Machlokes / Controversy




Jewish World Review May 11, 1999 / 25 Iyar, 5759

Who is NOT a Jew?




Dylan Klebold was a lot of things, but contrary to media reports, the one thing he was not, was Jewish. Irresponsible reporting has caused anguish to Jews in Colorado and hate-filled messages on the 'net. Will the international media now spread this information with the same zeal they spread their lies?



By Chris Leppek

(JWR) ---- (http://www.jewishworldreview.com) INDICATIONS THAT DYLAN KLEBOLD, one of two teenagers responsible for shootings at Columbine High School, has a Jewish ancestry surfaced in press reports, adding a grim Jewish dimension to an already horrific story.

But Denver's Intermountain Jewish News has learned that according to Halachah, or Jewish law, neither Dylan Klebold, nor his mother Susan Klebold, are Jewish.

Econophone Klebold, along with classmate Eric Harris, killed 12 fellow students and one teacher on April 20 before both apparently committed suicide. Both students were juniors at the Littleton high school, apparently members of a shadowy student group known as the Trenchcoat Mafia.

Reports of the Klebold family’s Jewish ancestry first appeared on April 23 in the Columbus Dispatch of Columbus, Ohio, where Dylan Klebold’s maternal great-grandfather, the late Leo Yassenoff, was a respected Jewish community leader and philanthropist.

Also known as an outstanding football player for the Ohio State Buckeyes in his youth, Yassenoff’s influence was so lasting in the Columbus Jewish community that the city’s Jewish community center still bears his name.

The elder Yassenoff and his son, Milton Yassenoff, were members of the Columbus Reform congregation, Temple Israel, the Dispatch reported. Milton’s daughter, Susan Yassenoff – now Susan Klebold, the mother of Dylan Klebold -- was also active in the temple during her youth. Susan Klebold grew up in the Bexley district of the Columbus metropolitan area.

But The IJN spoke this week with a prominent member of the Columbus Jewish community, a longtime resident and leader of that city who has known members of the Yassenoff family. According to this source, Leo Yassenoff’s son Milton was an adopted child.

Another source reports that Milton Yassenoff was a Jewish orphan, legally adopted, who maintained a level of Jewish involvement during his life. Milton Yassenoff married a non-Jewish woman, the former Charlotte Hough of Ohio. Their daughter, Susan, could therefore not be considered halachically Jewish since her mother was not Jewish.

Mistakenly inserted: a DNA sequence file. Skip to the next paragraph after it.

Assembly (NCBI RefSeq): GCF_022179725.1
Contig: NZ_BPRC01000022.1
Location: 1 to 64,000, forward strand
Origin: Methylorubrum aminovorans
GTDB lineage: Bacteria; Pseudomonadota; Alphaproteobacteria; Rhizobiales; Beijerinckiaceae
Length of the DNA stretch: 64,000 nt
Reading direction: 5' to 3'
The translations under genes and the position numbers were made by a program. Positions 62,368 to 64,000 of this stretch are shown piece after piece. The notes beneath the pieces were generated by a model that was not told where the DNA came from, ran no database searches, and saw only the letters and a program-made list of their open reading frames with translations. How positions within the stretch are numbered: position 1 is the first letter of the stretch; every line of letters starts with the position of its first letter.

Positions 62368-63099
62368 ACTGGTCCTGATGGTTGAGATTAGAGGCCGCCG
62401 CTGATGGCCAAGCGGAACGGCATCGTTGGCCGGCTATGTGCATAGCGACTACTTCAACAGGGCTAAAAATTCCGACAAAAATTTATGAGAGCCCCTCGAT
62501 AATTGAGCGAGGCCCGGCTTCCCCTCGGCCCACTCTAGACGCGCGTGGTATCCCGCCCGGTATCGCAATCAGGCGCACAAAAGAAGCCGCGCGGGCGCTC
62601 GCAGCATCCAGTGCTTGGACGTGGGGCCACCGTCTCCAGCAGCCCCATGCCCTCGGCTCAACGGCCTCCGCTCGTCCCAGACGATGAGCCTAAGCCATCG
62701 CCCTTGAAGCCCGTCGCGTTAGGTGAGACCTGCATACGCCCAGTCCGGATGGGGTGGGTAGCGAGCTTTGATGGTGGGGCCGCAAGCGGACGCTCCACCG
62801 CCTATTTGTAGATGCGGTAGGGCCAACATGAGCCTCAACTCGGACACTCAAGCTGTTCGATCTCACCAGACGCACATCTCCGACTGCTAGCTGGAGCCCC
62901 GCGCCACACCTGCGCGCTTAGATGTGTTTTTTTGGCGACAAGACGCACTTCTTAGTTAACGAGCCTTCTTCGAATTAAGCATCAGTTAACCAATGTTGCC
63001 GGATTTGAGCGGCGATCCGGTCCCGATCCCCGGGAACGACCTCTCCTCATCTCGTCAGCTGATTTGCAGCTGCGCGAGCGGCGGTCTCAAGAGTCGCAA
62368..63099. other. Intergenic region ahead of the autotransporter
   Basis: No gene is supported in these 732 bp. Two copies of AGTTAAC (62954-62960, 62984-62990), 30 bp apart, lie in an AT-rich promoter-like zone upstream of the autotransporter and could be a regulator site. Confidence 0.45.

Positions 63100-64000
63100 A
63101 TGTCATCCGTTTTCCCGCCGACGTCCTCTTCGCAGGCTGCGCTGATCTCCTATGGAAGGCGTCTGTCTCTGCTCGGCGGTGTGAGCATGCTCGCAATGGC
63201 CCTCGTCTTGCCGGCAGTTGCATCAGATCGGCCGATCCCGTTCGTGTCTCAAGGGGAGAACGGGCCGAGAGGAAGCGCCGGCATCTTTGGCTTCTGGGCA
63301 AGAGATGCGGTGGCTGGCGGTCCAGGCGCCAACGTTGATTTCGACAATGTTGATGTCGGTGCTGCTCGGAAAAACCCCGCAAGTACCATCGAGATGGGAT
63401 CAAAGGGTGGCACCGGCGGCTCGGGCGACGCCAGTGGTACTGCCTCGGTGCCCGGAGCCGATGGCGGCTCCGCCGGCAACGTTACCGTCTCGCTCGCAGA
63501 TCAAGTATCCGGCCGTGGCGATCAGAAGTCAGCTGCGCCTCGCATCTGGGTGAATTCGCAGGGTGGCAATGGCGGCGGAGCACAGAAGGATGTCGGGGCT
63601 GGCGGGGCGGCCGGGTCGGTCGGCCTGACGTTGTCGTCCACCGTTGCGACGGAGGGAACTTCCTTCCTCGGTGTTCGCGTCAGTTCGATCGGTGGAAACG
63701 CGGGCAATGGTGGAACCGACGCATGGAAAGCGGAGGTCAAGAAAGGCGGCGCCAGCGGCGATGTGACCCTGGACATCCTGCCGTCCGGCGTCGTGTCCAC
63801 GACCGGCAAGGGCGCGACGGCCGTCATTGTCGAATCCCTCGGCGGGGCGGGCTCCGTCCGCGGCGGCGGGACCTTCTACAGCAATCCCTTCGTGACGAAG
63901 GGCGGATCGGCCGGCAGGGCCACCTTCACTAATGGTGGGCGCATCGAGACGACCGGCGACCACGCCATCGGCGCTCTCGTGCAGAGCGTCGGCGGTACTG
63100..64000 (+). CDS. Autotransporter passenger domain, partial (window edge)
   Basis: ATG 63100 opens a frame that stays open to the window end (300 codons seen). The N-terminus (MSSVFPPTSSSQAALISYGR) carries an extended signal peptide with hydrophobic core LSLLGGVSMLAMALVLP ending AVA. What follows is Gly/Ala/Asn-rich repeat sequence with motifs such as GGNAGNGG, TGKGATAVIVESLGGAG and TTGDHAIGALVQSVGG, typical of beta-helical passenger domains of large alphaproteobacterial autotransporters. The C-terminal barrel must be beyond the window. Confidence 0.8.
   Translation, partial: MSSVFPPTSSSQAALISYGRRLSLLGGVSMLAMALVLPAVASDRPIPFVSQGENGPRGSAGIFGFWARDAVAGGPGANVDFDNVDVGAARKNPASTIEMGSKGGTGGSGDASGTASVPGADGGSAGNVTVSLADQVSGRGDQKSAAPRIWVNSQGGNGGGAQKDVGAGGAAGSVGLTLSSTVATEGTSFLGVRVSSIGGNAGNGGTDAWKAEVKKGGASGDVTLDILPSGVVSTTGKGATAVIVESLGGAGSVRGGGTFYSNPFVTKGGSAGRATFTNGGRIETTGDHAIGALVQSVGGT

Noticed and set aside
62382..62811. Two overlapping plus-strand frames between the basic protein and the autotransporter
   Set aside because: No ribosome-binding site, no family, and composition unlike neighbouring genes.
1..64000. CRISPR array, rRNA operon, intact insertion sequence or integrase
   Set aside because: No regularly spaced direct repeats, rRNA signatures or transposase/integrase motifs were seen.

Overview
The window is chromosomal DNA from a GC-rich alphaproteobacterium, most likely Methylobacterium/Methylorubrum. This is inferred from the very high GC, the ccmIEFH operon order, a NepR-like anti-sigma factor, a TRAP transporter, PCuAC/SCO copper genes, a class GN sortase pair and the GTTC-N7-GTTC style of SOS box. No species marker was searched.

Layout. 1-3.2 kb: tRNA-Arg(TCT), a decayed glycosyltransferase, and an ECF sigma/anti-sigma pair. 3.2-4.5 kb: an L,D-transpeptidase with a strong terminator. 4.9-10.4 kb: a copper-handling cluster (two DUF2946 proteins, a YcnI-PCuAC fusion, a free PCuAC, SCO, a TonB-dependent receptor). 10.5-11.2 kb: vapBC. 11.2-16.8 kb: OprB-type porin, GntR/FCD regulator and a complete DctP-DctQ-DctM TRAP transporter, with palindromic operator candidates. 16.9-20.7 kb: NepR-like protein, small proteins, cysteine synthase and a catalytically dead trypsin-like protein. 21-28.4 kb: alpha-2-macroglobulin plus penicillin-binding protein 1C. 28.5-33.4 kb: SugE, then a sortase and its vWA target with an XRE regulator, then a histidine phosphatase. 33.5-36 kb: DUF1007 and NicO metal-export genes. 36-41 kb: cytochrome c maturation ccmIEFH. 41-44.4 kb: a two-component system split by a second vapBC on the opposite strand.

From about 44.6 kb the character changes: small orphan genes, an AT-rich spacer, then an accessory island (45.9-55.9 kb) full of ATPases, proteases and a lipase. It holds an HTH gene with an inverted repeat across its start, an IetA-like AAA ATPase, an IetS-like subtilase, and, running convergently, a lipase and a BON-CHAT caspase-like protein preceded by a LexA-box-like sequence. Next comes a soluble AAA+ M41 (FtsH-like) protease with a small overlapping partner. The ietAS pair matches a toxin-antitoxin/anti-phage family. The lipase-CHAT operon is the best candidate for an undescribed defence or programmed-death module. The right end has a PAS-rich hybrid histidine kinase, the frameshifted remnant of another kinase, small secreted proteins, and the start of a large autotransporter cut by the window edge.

The Yassenoff family in Columbus has apparently followed a general pattern of disaffiliation, says the original source. To this person’s knowledge, only one member of the extended family retains any affiliation or activity with the Columbus Jewish community. No others are known to be active.

B’nai Chaim, the Jewish congregation nearest to where the Klebolds reside in Littleton, has apparently never had contact with the family members. This was emphasized both by the congregation’s former spiritual leader, Rabbi Judith Beiner, now of Overland Park, Kan., and its current president, Daniel Rothschild, in comments to the IJN.

Signals about the family’s religious practice grew even more mixed when it was reported that Dylan Klebold was buried Saturday in a Lutheran funeral. Skip Yassenoff also noted last week that Susan and Thomas Klebold had been members of Littleton’s St. Philip Lutheran Church.

The pastor of that church, Rev. Don Marxhausen, has told local reporters that he has been consoling the Klebolds since last week’s tragedy.

Telephone calls from the IJN to Marxhausen were not returned.

However, Marxhausen did speak to the New York Times this week, and told its reporters that the Klebold family held a Passover seder in its home this year. Dylan Klebold "asked the traditional four questions," the Times reported.

It remained unclear at press time whether what forms of Judaism or Christianity – or what combination of the two – was practiced in the Klebold home. Except for issuing a statement expressing sorrow at their son’s actions last week, the Klebolds have refused all media requests for comments or interviews.

Denver-area Jews, meanwhile, have expressed discomfort at the emphasis being paid to Klebold’s alleged Jewishness. Several phone callers to the IJN have complained that the media coverage betrays an anti-Semitic bias.

This was only intensified when the Denver Rocky Mountain News ran an interview with Judy Brown, a neighbor and acquaintance of the Klebolds. In the article by Lynn Bartels, Brown spoke of Susan Klebold’s reaction to her son’s crimes.

"Brown said her friend is stung that the world perceives her as a rich, Jewish woman who failed as a parent. `She is not at all like that. She doesn’t even wear makeup,’" Brown said. "`This is a woman that is totally unaware of the other side of her son. This is now the son she knew."

Regional Jews have asked why such stereotypical remarks were published in Denver’s largest daily, and why Klebold’s Jewishness has become such a big story, especially since Harris’ background has hardly been mentioned in the media.

Rabbi Raymond Zwerin of Denver’s Temple Sinai might have been speaking on behalf of many area Jews when he questioned the apparent media fascination with the issue.

"I wouldn’t consider him to be Jewish in any way or form," Rabbi Zwerin said of Klebold. "He wasn’t raised Jewish. I don’t see anyone making a big deal about the fact that Harris was Catholic. Let’s not blame religion for this. This has nothing to do with religion or the failure of religion."

As for Klebold’s Jewish forebears, the rabbi said simply: "I’m sure the grandfather and great-grandfather are twisting in their graves."


Chris Leppek is assistant editor of the Intermountain Jewish News.

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